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Romero v. Allstate Corporation

UNITED STATES COURT OF APPEALS FOR THE THIRD CIRCUIT


April 14, 2005

GENE ROMERO; JAMES T. BEVER; ROGER T. BOYD; RICHARD A. CARRIER; PAUL R. COBB; CRAIG K. CREASE; SYLVIA CREWS-KELLY; DWIGHT F. ENGLISH; DOUGLAS F. GAFNER; RONALD W. HARPER; MICHAEL P. KEARNEY; THOMAS A. KEARNEY; LARRY H. LANKFORD, SR.; DAVID C. LAWSON; NATHAN R. LITTLEJOHN, II; REBECCA R. MASLOWSKI; CRAIG A. MILLISON; JAMES E. MOOREHEAD; EDWARD T. MURRAY, III; CAROLYN L. PENZO; CHRISTOPHER L. PERKINS; RICHARD E. PETERSON; JAMES P. PILCHAK; PAULA REINERIO; PAULA M. SCHOTT; DONALD L. TRGOVICH; RICHARD S. WANDNER; TIMOTHY WEISMAN; ERNIE P. WENDT; ANTHONY T. WIKTOR; JOHN W. WITTMAN; RALPH J. WOLVERTON, APPELLANTS
v.
THE ALLSTATE CORPORATION; ALLSTATE INSURANCE COMPANY; AGENTS PENSION PLAN; ADMINISTRATIVE COMMITTEE, IN ITS CAPACITY AS ADMINISTRATOR OF THE AGENTS PENSION PLAN

On Appeal from the United States District Court for the Eastern District of Pennsylvania (D.C. No. 01-cv-06764) District Judge: Honorable John P. Fullam

The opinion of the court was delivered by: Fisher, Circuit Judge

PRECEDENTIAL

Argued January 24, 2005

Before: SCIRICA, Chief Judge, RENDELL, and FISHER, Circuit Judges.

OPINION OF THE COURT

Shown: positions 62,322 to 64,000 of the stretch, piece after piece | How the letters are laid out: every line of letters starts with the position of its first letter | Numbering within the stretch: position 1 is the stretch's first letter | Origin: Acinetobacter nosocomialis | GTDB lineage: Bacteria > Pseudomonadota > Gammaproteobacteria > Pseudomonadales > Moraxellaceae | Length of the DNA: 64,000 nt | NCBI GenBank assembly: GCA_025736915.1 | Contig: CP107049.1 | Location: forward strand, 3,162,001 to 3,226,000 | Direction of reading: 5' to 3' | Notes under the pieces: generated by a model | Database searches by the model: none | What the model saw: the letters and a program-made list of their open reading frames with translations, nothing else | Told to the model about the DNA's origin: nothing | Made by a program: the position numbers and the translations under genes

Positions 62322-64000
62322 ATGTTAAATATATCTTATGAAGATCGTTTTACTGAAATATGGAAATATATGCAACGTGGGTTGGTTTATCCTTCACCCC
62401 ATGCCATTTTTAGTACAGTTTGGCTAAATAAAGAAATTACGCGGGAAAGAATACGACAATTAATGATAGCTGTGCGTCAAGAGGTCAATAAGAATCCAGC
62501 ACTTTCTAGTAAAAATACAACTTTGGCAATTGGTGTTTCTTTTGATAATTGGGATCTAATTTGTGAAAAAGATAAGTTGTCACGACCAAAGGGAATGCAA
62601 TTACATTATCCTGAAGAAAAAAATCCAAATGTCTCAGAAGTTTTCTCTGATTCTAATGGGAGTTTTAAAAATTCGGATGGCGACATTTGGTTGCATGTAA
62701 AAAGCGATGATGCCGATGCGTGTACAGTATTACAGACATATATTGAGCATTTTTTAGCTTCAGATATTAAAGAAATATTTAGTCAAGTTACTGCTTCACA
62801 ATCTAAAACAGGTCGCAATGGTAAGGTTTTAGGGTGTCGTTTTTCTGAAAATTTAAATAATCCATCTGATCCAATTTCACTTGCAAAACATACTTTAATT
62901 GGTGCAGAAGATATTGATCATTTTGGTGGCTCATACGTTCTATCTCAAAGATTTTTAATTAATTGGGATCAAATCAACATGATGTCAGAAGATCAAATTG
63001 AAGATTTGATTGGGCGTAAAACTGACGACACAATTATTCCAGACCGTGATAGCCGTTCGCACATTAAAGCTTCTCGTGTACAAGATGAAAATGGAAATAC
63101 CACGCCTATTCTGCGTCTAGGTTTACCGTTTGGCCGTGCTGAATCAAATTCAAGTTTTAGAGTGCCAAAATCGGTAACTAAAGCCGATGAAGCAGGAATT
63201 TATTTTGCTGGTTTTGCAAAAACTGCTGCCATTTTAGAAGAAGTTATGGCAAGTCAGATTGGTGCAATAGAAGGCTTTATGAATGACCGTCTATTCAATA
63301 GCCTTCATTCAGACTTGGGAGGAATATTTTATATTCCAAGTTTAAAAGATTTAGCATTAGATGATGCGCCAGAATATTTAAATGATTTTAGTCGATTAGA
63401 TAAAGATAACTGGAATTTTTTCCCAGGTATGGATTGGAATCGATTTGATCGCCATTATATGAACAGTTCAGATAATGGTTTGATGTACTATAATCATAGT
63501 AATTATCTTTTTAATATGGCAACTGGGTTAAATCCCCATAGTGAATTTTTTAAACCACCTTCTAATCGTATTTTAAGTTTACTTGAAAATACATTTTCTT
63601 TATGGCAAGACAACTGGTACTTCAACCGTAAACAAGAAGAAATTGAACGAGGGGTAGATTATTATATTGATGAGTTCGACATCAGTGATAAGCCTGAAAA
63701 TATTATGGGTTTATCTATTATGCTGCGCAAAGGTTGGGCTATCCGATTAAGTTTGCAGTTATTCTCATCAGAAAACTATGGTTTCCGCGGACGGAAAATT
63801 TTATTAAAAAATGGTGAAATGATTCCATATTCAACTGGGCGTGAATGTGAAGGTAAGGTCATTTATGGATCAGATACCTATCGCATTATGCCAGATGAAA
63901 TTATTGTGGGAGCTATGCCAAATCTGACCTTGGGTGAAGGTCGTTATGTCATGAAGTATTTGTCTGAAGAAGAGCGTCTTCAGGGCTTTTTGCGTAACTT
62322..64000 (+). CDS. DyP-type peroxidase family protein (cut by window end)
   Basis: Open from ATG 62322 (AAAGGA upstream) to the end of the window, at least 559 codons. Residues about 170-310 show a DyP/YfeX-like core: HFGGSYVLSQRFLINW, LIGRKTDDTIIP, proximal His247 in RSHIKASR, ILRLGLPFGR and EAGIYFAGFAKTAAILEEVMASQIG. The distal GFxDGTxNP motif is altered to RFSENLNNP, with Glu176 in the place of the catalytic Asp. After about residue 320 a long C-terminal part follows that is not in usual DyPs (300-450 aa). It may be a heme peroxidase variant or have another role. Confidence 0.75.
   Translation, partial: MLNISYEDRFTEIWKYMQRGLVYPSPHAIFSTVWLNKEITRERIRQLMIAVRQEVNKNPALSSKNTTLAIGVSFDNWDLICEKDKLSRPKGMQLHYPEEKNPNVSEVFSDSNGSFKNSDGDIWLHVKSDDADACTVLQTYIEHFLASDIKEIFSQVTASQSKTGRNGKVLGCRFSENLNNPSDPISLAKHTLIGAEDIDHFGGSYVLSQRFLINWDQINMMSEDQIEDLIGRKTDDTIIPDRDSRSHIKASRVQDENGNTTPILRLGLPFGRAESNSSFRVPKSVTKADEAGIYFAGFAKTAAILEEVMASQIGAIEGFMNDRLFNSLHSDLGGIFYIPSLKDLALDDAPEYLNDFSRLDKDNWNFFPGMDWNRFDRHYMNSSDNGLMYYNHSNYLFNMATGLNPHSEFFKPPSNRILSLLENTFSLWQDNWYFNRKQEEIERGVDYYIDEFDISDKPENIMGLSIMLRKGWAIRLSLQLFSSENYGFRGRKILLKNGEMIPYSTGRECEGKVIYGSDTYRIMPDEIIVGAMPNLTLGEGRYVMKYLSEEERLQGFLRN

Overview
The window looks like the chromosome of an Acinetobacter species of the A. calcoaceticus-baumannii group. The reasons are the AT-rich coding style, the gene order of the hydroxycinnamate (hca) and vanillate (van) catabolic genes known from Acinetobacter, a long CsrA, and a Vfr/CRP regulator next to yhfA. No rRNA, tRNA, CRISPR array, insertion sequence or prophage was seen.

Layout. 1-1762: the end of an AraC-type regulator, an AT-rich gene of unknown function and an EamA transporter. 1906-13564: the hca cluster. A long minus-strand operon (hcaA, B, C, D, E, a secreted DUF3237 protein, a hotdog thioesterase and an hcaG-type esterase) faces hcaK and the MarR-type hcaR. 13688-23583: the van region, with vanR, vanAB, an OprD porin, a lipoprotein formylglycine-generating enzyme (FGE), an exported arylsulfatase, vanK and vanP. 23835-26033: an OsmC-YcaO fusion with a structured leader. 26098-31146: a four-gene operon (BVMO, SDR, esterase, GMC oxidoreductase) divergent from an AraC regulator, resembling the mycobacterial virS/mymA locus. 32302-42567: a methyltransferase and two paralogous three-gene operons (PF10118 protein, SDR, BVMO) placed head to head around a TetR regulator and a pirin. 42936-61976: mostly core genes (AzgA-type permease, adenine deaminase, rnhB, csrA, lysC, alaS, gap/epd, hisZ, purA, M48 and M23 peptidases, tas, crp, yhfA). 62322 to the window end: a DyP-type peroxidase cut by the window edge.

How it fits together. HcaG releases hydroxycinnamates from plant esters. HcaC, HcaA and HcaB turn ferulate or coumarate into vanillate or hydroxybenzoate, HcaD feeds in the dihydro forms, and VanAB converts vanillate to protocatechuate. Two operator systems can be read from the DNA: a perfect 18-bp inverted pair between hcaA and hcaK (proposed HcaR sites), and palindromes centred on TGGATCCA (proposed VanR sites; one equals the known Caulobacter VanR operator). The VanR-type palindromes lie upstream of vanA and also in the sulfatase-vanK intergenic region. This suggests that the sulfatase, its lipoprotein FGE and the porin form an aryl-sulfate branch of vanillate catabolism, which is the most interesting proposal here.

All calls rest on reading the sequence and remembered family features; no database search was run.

A group of plaintiffs seeking to represent different classes of current and retired insurance agents of the Allstate Insurance Company brought this action alleging four counts under the Employee Retirement Income Security Act of 1974 ("ERISA") against The Allstate Corporation, the Allstate Insurance Company, the Agents Pension Plan ("Pension Plan") and the Administrative Committee in its capacity as administrator of the Agents Pension Plan ("Plan Administrator") (collectively herein "Allstate"). The three ERISA non-fiduciary duty claims, alleged under 29 U.S.C. §§ 1054(g)(2) and (h), were dismissed by the United States District Court for the Eastern District of Pennsylvania as time-barred on the face of the complaint. The ERISA breach of fiduciary duty claim, alleged under 29 U.S.C. § 1104(a), was also dismissed on the ground that it was duplicative of claims in two related actions then pending before the District Court. We will reverse and remand for further proceedings and in so doing make explicit that the federal discovery rule should be used to determine the date of accrual of the nonfiduciary duty claims alleged here.